Blinding (punishment)

Blinding is a type of physical punishment which results in complete or nearly complete loss of vision. It has been used as an act of vengeance and torture.[1]

The method has been known since Antiquity. The Greek mythology makes several references to blinding as divine punishment, which reflects human practice.

Examples :

1. Oedipus, who gouged out his own eyes after accidentally fulfilling the prophecy that he would end up killing his father and marrying his mother.[2] In the Bible, Samson was blinded upon his capture by the Philistines.[3]

2. Early Christians were often blinded as a penalty for their beliefs.[4] For example, St. Lucy's torturers tore out her eyes.

3. In the Middle Ages, blinding was used as a penalty for treachery or as a means of rendering a political opponent unable to rule and lead an army in war.[5] In the 11th century, William the Conqueror used blinding as a punishment for rebellion to replace the death penalty in his laws for England

4. Blinding was a punishment for killing a hart or hind in a royal forest.

5. Henry I of England blinded William, Count of Mortain, who had fought against him at Tinchebray in 1106. He also ordered blinding and castration as a punishment for thieves.[5]

6. In 1014, the Byzantine emperor Basil II had 99 of every 100 captured Bulgarians blinded, leaving 150 one-eyed men to lead them back to their commander.[1]

7. Bela-II-of-Hungary and his father was blinded by king-Coloman-of-hungary

8. Blinding survives as a form of penalty in the modern era, especially as part of the sharia law. In 2003, a Pakistani court sentenced a man to be blinded after he subjected his fiancee to an acid attack resulting in loss of vision.

9. Blinding-punishment was given by an Iranian court in 2009 for a man who blinded Ameneh Bahrami in an acid attack; Bahrami eventually pardoned the attacker.[1]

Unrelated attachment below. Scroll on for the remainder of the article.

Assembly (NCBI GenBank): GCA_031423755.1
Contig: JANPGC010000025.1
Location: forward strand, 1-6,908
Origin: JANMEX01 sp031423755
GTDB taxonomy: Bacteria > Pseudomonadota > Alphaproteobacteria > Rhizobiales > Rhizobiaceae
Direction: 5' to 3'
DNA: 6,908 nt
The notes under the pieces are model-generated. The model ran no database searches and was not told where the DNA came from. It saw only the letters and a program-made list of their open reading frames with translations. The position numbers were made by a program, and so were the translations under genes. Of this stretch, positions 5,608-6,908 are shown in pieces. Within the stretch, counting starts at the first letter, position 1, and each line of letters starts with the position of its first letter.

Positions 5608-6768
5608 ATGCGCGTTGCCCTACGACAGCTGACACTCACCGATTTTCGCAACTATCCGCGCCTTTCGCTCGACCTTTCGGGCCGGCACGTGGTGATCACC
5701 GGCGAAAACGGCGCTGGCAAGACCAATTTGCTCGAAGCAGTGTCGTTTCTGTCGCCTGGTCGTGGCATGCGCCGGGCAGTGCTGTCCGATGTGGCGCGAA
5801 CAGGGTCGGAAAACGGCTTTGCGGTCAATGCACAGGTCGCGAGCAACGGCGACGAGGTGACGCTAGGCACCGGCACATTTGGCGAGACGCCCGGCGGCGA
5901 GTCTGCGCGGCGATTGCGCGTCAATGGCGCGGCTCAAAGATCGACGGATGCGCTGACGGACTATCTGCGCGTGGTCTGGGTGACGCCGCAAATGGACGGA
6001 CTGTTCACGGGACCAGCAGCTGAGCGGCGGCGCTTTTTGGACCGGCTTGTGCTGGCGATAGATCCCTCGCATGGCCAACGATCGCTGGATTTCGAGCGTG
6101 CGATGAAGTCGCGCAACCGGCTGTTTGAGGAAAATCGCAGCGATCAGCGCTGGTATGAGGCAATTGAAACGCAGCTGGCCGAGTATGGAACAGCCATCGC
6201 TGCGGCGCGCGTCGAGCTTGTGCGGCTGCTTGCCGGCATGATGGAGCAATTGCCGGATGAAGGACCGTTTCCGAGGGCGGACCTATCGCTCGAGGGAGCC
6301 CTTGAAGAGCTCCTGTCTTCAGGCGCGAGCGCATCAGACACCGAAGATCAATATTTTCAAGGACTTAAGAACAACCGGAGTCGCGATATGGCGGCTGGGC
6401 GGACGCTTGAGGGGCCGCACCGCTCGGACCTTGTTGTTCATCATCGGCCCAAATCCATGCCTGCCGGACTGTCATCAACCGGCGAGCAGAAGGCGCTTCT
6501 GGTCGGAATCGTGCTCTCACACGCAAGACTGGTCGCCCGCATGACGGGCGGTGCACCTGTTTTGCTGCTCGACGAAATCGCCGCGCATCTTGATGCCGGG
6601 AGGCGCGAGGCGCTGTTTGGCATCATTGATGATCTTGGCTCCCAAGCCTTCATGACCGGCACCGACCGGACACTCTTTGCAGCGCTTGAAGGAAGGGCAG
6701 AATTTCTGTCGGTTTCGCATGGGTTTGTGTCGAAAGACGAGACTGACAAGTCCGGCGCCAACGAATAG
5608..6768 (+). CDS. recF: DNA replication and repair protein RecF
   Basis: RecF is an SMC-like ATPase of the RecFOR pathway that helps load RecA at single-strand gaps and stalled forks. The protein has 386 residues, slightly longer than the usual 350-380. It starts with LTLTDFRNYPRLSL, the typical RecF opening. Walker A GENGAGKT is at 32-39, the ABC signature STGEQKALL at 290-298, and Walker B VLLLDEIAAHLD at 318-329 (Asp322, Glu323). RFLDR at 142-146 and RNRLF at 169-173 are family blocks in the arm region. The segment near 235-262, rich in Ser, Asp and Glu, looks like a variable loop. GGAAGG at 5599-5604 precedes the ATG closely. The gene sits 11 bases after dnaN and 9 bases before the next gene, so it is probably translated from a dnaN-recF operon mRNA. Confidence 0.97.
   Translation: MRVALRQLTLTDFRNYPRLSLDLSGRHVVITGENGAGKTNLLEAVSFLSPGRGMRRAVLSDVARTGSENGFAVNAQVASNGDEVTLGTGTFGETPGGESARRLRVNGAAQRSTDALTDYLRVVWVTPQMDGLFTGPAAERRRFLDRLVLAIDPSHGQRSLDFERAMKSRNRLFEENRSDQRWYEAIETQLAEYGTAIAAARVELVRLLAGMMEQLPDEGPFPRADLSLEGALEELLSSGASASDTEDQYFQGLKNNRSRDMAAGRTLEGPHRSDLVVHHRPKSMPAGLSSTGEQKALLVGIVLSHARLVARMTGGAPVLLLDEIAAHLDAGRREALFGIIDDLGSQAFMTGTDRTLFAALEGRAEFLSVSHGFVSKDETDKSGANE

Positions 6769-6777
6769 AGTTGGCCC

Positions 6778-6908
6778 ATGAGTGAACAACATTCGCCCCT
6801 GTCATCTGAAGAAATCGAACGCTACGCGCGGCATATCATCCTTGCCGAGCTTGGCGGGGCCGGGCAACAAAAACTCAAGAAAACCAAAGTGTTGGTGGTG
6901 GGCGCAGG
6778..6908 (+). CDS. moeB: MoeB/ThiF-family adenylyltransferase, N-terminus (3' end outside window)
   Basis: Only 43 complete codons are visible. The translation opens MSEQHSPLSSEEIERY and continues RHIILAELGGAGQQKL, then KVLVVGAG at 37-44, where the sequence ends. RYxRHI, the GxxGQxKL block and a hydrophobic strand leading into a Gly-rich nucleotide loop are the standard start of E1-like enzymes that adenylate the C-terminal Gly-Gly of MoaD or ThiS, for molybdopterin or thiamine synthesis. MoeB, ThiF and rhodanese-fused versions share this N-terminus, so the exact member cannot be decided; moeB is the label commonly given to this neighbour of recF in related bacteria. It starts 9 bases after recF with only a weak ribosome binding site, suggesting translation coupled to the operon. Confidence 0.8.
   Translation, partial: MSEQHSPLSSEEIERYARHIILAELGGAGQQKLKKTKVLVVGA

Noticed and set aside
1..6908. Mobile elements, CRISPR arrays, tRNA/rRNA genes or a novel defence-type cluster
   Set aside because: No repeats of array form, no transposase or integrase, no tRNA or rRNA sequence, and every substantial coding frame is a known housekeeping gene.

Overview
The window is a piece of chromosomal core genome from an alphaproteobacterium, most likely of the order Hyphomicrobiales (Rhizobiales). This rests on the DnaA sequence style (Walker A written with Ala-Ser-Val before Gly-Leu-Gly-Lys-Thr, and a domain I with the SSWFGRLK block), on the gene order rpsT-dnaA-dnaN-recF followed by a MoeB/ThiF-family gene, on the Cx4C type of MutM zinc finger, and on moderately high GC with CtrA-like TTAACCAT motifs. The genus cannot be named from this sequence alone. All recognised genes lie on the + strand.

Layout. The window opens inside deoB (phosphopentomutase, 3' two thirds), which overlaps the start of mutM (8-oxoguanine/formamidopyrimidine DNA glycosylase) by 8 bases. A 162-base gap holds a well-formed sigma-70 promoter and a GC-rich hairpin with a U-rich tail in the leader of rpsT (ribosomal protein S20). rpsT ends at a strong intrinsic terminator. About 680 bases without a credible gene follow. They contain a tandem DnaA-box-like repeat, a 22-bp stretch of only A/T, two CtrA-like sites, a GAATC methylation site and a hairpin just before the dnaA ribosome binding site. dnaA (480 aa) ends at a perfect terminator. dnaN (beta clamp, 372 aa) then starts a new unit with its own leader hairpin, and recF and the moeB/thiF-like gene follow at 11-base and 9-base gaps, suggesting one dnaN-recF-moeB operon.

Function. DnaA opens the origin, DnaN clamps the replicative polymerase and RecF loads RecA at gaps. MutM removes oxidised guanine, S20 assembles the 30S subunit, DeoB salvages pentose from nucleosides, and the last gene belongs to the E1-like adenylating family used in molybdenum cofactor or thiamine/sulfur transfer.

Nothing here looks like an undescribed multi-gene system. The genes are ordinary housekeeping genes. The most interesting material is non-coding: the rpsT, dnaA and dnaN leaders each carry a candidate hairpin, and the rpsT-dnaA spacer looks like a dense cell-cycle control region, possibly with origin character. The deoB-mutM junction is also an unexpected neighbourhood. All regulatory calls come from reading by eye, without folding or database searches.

Blinding was accomplished by gouging out the eyes, sometimes using a hot poker, and by pouring a boiling substance, such as vinegar, on them.[6]

See also


  1. ^ a b c Goes, Frank Joseph (2013). The Eye in History. JP Medical Ltd. p. 234. ISBN 9350902745.
  2. ^ Rose, Martha L. (2003). The Staff of Oedipus: Transforming Disability in Ancient Greece. University of Michigan Press. pp. 81-82. ISBN 0472113399.
  3. ^ Hartsock, Chad (2008). Sight and Blindness in Luke-Acts: The Use of Physical Features in Characterization. Brill. p. 107. ISBN 9004165355.
  4. ^ Pearman, Tory Vandeventer (2010). Women and Disability in Medieval Literature. Palgrave Macmillan. p. 89. ISBN 0230117562.
  5. ^ a b Evans, Michael (2007). The Death of Kings: Royal Deaths in Medieval England. A&C Black. pp. 37, 89-90. ISBN 1852855851.
  6. ^ Lawler, Jennifer (2004). Encyclopedia of the Byzantine Empire. McFarland. p. 106. ISBN 1476609292.

  This article uses material from the Wikipedia page available here. It is released under the Creative Commons Attribution-Share-Alike License 3.0.



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